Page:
Every overachiever loves the word “productivity.” We love the hustle and bustle life.
We wake up early, we have our morning routines, and we thrive on discipline. Like a high performing sports car, our fuel tanks can only hold some much fuel.
Unlike a sports car, humans only utilize one type of fuel source, stress.
Stress encompasses everything. Physiological and physiological stress are processed the same by the brain. A hard workout, an emotional breakup, or too much to do at work is all equal.
The brain and the body cannot distinguish between the two forms.
This is not very conducive for designing our world for productivity and recovery.
As a sports performance coach who works with high performing NBA players to CEO’s, myself, I use to think about recovery in terms of what I can do in the weight room or simply just programming a day off.
If you want to increase your productive and recover better, taking a global approach will elicit the best long-term results.
Below are the 5 steps to making this happen!
Step 1: Design Your Lifestyle
You want to create a world where finding success is easy.
What stressors in your world prevent you from staying on track?
Bruce Lee said this, “It is not daily increase but daily decrease, hack away the unessential.” The closer to the source, the less wastage there is.
I encourage you to think about the following;
How can I set up my world for success?
What can I get rid of that’s holding me up?
When do I wake up?
How do I wind down?
How do I design my home for relaxation?
How can I avoid multitasking and procrastination?
Am I hanging around negative people?
Where do I go to escape?
These are all critical questions to consider if you want to get more out of the work you are trying to pursue. You can’t execute if you’re running on an empty tank.
Step 2: Design Your Bathroom like The Ritz Carlton
If you know, you know.
One of the greatest life experiences is staying at a Ritz Carlton. The “Ritz” is the gold standard of luxury, comfortability, and complete tranquility.
Especially the bathrooms.
The bathrooms are nothing short of spectacular.
When I would come home to my own bathroom, it was nothing but disappointment in comparison.
My mission was to do my best to recreate the Ritz experience at home.
I picked up some matching burgundy towels, rugs and shower curtains.
I bought reed diffusers, high end soap and a rainfall shower head. I bought a succulent plant to sit in there. I even included a wall mount for my iPad since most of these hotels have some ability to watch TV in the bathroom.
A little much? Presumably. I’ll tell you one thing, it downregulates my system more than any other method.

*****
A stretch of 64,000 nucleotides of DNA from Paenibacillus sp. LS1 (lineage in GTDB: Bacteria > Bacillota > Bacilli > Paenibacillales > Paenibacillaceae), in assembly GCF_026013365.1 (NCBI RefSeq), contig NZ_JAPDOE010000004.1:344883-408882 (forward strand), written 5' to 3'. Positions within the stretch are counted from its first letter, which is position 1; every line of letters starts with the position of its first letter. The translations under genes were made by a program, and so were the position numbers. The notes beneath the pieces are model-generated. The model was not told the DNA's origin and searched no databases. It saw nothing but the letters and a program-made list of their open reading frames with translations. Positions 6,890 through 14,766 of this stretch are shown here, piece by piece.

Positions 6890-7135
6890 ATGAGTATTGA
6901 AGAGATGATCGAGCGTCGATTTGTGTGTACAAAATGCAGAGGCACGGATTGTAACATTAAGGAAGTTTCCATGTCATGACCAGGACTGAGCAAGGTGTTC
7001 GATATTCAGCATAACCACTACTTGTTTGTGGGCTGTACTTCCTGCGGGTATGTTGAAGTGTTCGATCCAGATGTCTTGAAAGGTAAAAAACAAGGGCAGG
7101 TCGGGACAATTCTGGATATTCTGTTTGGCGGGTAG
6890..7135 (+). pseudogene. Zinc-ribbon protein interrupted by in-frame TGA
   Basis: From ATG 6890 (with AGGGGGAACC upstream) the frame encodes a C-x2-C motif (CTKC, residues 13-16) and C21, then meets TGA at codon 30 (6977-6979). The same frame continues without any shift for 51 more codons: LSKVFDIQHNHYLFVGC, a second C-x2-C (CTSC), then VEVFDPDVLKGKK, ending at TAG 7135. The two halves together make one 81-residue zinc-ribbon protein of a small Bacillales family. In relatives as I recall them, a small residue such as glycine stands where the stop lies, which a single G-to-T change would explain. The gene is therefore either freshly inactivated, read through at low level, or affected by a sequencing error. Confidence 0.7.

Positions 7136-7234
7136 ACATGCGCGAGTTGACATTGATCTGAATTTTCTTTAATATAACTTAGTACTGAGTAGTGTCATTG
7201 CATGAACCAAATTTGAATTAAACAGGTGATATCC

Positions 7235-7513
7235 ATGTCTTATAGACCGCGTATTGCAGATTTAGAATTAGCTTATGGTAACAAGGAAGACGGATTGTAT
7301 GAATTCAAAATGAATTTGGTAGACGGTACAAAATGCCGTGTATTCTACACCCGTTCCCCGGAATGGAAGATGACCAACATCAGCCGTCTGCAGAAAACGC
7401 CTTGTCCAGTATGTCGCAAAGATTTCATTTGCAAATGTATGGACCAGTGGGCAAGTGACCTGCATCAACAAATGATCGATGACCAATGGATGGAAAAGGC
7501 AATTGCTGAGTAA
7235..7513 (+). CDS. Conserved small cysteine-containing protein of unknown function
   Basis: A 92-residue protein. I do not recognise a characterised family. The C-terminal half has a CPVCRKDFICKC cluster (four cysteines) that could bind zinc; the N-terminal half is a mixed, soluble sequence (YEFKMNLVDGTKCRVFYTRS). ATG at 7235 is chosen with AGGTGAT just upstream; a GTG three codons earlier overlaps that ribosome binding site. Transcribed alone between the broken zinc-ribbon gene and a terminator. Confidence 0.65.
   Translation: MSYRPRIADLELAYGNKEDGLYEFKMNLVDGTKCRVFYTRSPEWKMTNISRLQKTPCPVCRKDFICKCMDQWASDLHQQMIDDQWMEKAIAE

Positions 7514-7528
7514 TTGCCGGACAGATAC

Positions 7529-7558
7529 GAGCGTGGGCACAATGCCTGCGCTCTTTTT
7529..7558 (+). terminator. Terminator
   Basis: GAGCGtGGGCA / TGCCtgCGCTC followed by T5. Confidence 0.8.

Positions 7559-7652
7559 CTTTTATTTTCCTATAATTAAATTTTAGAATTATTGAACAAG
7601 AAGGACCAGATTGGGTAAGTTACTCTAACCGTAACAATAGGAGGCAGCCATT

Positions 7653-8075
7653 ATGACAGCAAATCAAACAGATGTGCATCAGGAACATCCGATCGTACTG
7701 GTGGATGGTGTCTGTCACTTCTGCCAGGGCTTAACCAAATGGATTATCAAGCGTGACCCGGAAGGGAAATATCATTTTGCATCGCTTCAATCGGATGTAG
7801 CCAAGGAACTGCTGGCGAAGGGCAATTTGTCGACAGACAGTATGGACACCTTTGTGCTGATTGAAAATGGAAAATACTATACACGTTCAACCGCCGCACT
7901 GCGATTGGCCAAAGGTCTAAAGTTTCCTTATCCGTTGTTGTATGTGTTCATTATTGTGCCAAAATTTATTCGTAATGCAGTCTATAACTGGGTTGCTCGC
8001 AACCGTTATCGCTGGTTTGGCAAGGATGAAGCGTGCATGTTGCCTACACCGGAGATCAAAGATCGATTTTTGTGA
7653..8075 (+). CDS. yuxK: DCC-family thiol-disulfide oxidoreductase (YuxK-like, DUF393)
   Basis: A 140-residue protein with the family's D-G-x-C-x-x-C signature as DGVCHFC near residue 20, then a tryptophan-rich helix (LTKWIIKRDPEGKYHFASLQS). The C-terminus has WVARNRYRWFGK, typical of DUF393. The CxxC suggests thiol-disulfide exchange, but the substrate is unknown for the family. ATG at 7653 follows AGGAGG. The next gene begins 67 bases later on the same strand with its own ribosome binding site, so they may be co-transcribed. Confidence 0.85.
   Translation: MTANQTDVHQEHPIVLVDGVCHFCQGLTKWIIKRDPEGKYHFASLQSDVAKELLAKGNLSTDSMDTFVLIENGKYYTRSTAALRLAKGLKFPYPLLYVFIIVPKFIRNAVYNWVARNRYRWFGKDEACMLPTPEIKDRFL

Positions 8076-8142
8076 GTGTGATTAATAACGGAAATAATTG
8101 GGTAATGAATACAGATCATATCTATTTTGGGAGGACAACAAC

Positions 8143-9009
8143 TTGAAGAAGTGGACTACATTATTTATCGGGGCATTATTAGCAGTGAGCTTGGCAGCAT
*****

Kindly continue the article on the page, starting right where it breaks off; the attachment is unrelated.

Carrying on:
Don’t knock it until you try it.
Step 3: Take Your Resting Heart Rate
I take my HRV score every day. It gives me a snapshot of how my body is functioning on that day and how ready I am to handle stress.
HRV simply stands for heart rate variability. If you’re experiencing an elevated heart rate on a particular day, chances are, you might not get a lot done due to the accumulated stress levels.
Here’s how it works:
To check your pulse at your wrist, place two fingers between the bone and the tendon over your radial artery — which is located on the thumb side of your wrist. When you feel your pulse, count the number of beats in 15 seconds. Multiply this number by four to calculate your beats per minute.
Generally speaking, for adults, a heart rate of more than 100 beats per minute (BPM) is considered too fast.
If you are experiencing an elevated heart rate I suggest you hold off on the more rigors tasks for that day to ensure you don’t incur too much stress.
For productivity’s sake, the name of the game is sustained effort over time.
Step 4 Implement “The Amish Hour”
I read this concept in the book called “Deep Work” by Cal Newport. In the book, he states to make the most of the unproductive time with productive meditation. I understand not everyone is into meditation.
Sean Light, former Lakers strength coach, call this the Amish Hour.
What does the Amish Hour include? This means no technology whatsoever. No computer, no iPhone, no TV, no music. Go for a walk, read, or embrace good conversation with friends and family.
I find this to be wildly helpful when I have spent a day inundated with technology and screens.
This will further help downregulate your system and add more fuel to your tank.
Step 5: When You’re Done, You’re Done
The endless desire of trying to do more plagues us all.
The most important concept you can grasp here is simple in nature but hard to abide by. When it’s time to shut it down, do yourself a favor and shut it down.
This starts with ending your work day at the same time every day. No emails, no internet, no to-do lists, no computer after that.
There will always be exceptions to this rule. However, if you’re adhering to this principle as closely as possible you will be better off in the long run.
Your brain needs some space each night to wind down, and it won’t get that if you have an as-much-as-possible work ethic. Limit yourself by quitting work and not checking email, or, even better, shutting down your computer, at the same time each day. This way, you’ll have a fixed slot of free time every day to recuperate.
Your mind will keep working below the surface, but you won’t burn yourself out by working around the clock.